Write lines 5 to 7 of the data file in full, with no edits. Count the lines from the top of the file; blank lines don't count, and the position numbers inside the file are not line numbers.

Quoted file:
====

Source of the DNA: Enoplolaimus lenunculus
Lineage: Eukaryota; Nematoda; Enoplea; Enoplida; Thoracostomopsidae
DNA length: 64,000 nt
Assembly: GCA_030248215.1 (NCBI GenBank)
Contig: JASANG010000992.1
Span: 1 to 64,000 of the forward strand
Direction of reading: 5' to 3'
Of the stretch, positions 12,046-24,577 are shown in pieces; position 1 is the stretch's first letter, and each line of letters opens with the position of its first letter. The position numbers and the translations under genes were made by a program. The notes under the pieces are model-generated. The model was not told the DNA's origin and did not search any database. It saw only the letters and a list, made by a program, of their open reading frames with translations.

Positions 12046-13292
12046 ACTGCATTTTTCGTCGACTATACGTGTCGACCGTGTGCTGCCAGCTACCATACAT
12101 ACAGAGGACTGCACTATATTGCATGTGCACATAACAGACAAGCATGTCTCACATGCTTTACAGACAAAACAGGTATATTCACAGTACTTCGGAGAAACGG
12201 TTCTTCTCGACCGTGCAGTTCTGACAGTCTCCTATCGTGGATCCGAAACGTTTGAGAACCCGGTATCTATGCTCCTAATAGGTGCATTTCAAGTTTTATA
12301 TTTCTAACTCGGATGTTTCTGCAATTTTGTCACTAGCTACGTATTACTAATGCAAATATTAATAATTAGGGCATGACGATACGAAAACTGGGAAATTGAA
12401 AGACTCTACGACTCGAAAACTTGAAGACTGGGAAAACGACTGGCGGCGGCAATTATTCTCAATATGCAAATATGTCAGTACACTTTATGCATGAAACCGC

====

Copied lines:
Contig: JASANG010000992.1
Span: 1 to 64,000 of the forward strand
Direction of reading: 5' to 3'